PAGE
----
# How can electrons spin if they have no volume? [duplicate]

My understanding of electrons is that they have no volume, eg they are point particles. If this is true, how can a point spin?

The electron spin corresponds to a classical angular momentum, but it is not related to any "rotation" of the electron. The spin of the electron is a quantum mechanical phenomenon and can only have the value of + or - $\frac {\hbar}{2}$ in a given direction. The electron is a point-like particle, it has no finite spatial dimensions that could rotate.

• it does have finite volume however: en.wikipedia.org/wiki/Point_particle May 8, 2018 at 1:36
• @JohnS - You are not right. The wave function (orbital) of an electron in an atom, giving its probability of finding it at a position in space, can have a non-zero spatial volume. But the electron itself is a point-like particle and has no volume. May 8, 2018 at 1:47
• Quoting: "In quantum mechanics, the concept of a point particle is complicated by the Heisenberg uncertainty principle, because even an elementary particle, with no internal structure, occupies a nonzero volume. " I think you have a different definition of particle volume than Wikipedia. And me. May 8, 2018 at 2:05
• @JohnS - Heisenberg's uncertainty principle only relates to finding the particle at a location on space, it doesn't relate to the proper particle extensions. Even regarding the QM uncertainty principle the point particle can have an exact point location in space when the conjugate momenta are completely undetermined. May 8, 2018 at 2:22
• I think your argument is more ontological than physical. Whether the electron has internal structure or not is an open question. But there is no need to believe that particles with no internal structure occupy zero volume. Can we know more about the electron than its wavefunction? Just as the mass of the photon may be non-zero (the Proca Lagrangian). The goal of physics should be to put an increasingly refined upper bound on this. In fact there is no reason to believe that QM needs to be formulated in terms of continuua anyway. See Chris Isham's recent work. May 8, 2018 at 2:41

If you ignore the location/velocity of an electron, each electron carries one bit (or, more precisely, q-bit) of information: whether it is spin up or spin down with respect to a chosen axis. This information is encoded in a vector with two components and complex components. That is, the "spin state" of the electron can be written as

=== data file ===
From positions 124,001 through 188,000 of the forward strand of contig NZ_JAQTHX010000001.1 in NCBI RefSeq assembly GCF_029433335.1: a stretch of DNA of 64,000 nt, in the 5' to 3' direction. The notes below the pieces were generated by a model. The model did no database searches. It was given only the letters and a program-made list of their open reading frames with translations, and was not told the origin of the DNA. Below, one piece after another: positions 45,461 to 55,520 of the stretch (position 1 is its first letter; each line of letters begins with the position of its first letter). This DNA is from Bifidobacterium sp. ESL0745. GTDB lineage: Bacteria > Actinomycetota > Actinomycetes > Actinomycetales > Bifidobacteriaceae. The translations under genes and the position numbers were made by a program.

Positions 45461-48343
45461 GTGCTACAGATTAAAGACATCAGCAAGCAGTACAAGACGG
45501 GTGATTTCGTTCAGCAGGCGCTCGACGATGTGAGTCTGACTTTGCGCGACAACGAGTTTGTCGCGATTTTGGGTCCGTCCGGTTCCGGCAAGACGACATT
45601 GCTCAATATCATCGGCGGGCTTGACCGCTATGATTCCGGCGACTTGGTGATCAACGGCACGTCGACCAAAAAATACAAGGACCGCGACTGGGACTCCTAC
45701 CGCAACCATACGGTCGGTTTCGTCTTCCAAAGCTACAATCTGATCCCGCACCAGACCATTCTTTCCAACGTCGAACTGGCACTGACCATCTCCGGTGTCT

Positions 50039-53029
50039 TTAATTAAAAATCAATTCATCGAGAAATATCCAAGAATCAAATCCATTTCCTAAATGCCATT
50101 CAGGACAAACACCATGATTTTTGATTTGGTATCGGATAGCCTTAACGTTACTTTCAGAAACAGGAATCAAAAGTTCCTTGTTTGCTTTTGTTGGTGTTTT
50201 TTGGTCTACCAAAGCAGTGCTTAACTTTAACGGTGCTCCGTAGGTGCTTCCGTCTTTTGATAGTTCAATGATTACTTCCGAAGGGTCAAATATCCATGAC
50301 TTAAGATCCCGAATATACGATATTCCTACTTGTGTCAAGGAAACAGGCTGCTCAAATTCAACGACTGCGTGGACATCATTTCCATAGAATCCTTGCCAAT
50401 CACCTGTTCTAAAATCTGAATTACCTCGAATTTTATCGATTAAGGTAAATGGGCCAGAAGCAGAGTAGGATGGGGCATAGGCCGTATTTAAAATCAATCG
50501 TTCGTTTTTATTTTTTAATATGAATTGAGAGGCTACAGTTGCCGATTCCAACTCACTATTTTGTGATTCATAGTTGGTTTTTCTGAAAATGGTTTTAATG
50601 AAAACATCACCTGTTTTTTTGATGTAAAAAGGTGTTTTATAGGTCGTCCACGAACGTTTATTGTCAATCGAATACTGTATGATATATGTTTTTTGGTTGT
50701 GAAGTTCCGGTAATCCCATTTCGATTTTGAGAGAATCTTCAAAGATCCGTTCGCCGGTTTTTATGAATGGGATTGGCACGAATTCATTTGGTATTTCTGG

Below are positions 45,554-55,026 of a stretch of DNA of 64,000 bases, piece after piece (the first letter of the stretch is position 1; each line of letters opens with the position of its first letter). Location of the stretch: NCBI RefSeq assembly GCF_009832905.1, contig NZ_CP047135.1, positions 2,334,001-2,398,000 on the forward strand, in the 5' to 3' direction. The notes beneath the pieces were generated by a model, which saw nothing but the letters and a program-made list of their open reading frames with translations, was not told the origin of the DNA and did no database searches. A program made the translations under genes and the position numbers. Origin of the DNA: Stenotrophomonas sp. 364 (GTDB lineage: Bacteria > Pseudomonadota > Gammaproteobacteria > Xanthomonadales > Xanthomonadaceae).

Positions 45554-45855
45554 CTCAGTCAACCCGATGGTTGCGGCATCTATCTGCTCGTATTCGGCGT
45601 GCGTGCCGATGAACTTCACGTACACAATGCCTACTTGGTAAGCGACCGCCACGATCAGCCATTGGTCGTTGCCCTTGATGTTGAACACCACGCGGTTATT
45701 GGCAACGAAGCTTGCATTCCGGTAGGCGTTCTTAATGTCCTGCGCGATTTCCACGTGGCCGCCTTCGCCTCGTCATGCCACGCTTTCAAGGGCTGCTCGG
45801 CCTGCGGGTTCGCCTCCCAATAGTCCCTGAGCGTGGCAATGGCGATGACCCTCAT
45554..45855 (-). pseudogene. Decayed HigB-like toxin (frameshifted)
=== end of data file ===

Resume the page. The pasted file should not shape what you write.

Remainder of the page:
$$(\alpha, \beta) \in \mathbb{C}^2$$

where $\alpha$ and $\beta$ are complex numbers, and $|\alpha|^2 + |\beta|^2 = 1$. There is nothing "spinning," nothing is "dynamical." If you rotate the electron (or even just rotate your reference frame) the spin state of the electron will have to "rotate" accordingly as well. (How do you rotate an electron? You can manipulate it with a magnetic field, or you can just give up and mathematically pretend you are rotating it.)

Any appropriate "rotation" of a vector in $\mathbb{C}^2$ will be an $SU(2)$ matrix. The 3 dimensional rotation group, $SO(3)$, must somehow be mapped into $SU(2)$. (The map can only be accomplished up to a physically unmeasurable sign ambiguity, but whatever. This is called the "spin 1/2" (projective) representation of $SO(3)$.)

If that went over your head, consider this: the spin state is, in an extremely crude sense, pointing in some direction, and this little arrow, pointing in space, must be rotated somehow. In classical mechanics, aside from velocity, the only arrow you can really associate with an object is its angular momentum, which will will only be non-zero if the object is "spinning." Unlike a classical object, which can be made to stop spinning, a spin 1/2 particle like an electron, always has this little arrow pointing somewhere that we call spin.